With selective editing, the network set a scene that showed the police as nothing but helpful which—in this case—clearly wasn't true.
Trigger Warning: The story has details of police brutality that readers may find disturbing.
Fox News has come under fire yet again for selectively editing a local affiliate's news coverage of police officers handcuffing an innocent black family. The incident which took place earlier this month played out live on the local network and showed members of the family trying to help the owners of a Los Angeles liquor store protect their business from alleged looters. However, when they flagged down law enforcement to resolve the standoff, upon arrival at the scene some of the police officers drew their guns and handcuffed the black individuals who'd kept the looters at bay.
This portion of the footage was purposefully left out by Fox News when broadcasting the affiliate's report, setting a scene that showed the police as nothing but helpful which—in this case—clearly wasn't true.
This is one of the most absolutely insane moments I've ever seen on live television. pic.twitter.com/Uvzig8YGSa— Timothy Burke (@bubbaprog) June 2, 2020
According to the original report, a well-known member of the local community named Monet, her husband, and brother-in-law joined owners of the Van Nuys liquor store in a stand-off against potential looters on June 1. Speaking to Christina Gonzalez, the reporter at the scene about incidents of looting amidst protests, Monet said she doesn't believe looters have anything to do with the demonstrations against racism. "I believe what they're doing is trying to get, what they can get, because of the protest situation," she said. "I have children, African-American kids, he's [the business owner] not African-American, his son's not African-American but you're not gonna come to our city and tear our city up when this man has been here for over 30+ years and helped everyone on this city block."
They’re like “ma’am, please, calm down, we’re gonna handcuff the black ones then we’ll figure out the rest.”— Ali (@AliMfromLa) June 2, 2020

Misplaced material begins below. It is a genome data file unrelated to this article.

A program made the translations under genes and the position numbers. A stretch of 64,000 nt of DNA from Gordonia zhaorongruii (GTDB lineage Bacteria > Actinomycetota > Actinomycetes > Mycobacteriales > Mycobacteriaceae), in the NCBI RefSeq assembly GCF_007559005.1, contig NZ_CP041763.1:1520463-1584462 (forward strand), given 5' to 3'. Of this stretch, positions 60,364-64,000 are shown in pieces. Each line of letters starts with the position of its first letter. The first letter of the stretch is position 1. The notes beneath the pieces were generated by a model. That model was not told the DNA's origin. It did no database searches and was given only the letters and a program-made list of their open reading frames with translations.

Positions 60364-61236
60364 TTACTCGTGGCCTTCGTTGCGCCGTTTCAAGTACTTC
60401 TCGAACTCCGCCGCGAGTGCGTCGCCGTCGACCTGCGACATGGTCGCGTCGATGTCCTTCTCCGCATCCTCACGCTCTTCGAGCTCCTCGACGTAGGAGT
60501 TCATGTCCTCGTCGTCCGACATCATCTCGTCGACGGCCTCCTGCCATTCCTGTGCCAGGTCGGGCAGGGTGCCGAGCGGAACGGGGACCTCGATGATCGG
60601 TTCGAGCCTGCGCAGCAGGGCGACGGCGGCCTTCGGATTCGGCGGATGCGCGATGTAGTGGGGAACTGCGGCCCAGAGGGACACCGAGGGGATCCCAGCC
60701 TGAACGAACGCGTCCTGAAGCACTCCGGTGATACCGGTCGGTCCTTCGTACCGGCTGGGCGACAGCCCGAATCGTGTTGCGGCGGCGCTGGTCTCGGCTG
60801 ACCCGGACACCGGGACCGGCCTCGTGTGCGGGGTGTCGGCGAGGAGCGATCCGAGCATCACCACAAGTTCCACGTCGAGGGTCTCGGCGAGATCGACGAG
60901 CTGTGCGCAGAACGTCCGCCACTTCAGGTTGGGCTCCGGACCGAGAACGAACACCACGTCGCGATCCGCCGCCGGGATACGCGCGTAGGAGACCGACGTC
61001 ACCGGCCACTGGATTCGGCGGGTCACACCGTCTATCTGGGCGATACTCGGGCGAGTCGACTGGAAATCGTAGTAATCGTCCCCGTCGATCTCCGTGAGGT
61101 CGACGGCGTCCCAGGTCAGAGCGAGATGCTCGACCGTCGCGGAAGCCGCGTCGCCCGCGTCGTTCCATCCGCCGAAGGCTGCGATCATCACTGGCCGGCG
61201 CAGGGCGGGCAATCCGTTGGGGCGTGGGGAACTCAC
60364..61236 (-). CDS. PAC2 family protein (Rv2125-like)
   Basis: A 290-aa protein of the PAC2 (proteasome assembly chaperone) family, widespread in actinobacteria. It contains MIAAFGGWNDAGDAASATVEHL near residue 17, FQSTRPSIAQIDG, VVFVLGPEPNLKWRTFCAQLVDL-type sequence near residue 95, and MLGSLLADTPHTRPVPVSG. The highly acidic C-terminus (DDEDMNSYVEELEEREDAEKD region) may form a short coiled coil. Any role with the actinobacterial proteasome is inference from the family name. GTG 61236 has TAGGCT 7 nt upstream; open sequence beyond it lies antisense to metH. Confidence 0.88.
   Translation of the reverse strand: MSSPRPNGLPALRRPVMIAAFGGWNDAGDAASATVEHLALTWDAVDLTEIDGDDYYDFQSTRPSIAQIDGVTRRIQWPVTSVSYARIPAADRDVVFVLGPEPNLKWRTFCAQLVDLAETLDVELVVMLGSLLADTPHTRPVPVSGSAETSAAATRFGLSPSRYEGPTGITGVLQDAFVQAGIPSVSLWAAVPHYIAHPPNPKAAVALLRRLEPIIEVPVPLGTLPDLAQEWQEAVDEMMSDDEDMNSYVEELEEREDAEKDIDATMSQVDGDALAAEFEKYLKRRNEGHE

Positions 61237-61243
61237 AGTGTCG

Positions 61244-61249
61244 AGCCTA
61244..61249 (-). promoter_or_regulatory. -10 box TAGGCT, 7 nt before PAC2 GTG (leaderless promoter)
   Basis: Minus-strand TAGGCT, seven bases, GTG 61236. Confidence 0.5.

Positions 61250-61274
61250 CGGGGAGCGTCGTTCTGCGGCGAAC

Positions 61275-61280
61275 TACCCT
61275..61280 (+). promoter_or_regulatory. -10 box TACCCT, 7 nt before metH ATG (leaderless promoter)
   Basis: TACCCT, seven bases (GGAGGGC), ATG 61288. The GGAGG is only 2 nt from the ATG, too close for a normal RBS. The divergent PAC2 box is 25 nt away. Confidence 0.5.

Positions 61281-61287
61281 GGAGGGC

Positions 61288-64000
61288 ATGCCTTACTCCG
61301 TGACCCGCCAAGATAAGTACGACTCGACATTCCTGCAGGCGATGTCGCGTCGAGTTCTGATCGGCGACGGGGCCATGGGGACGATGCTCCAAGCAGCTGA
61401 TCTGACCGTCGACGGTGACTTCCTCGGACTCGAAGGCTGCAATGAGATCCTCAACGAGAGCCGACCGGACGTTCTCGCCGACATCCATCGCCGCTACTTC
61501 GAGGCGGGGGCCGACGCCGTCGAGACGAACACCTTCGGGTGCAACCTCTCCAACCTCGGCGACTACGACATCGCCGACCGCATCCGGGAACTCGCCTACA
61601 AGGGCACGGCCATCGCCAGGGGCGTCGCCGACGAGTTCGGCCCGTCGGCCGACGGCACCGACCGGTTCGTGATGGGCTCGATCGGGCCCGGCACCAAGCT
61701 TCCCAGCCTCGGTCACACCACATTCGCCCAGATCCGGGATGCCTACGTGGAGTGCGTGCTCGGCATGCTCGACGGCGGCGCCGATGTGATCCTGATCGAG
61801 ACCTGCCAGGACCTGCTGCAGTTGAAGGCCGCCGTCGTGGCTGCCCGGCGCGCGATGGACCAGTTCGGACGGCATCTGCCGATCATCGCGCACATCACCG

"We're not doing that. We're not tearing up anything over here," she recalled saying to the potential looters. Viewers watched live as Monet and Gonzalez tried to flag down police as they passed and the utter chaos and confusion that followed. While several of the officers ran after the alleged looters who'd attempted to flee, others approached Monet and her family with drawn guns and began putting them in handcuffs even as the reporter attempted to clarify the error. "We’re putting those in handcuffs right now!" one of the officers declared over Gonzalez's frantic efforts to explain that they had the wrong people.
June 2, 2020
"I was handcuffed, thrown up against a wall with my husband and brother-in-law, and I'm like, 'What the hell?'" Monet remarked after she was set free. "The news people are here and telling you it's not her, she's trying to stop the situation." However, their ordeal was conveniently left out by Fox News when reporting the story the next day, selectively editing out the footage featuring guns pointed at the faces of innocent black citizens and handcuffs slapped on the wrong people at the drop of a hat.
June 3, 2020
As Rolling Stone points out, Fox News has focused heavily on violence and looting during the recent nationwide unrest. It has consistently chosen to ignore or defend excessive police force and instances of law enforcement initiating conflict at peaceful protests. Monet stated that while she understands that tensions are high, police need to do a better job of interacting with the African American community. "I get it. I understand they're [the officers] are tired. They're worn-out too. We've been worn out. I'm 55, we're tired too. The same injustice you did to us years ago, and my father and forefathers, you guys are doing to our young black men and our young black women, including Latinos," she said.
In every cop training manual. pic.twitter.com/4zMRRQIkgh— Veritas Bombus (@the_truthbomb) June 2, 2020
"I tell my children this all the time, 'One second of your thinking can cost you your life or someone else's life,'" Monet continued. "This white gentleman who was a police officer who was here to protect and serve, one second of his thinking cost someone else their life, which is about to cost your family their life, and costing people their business."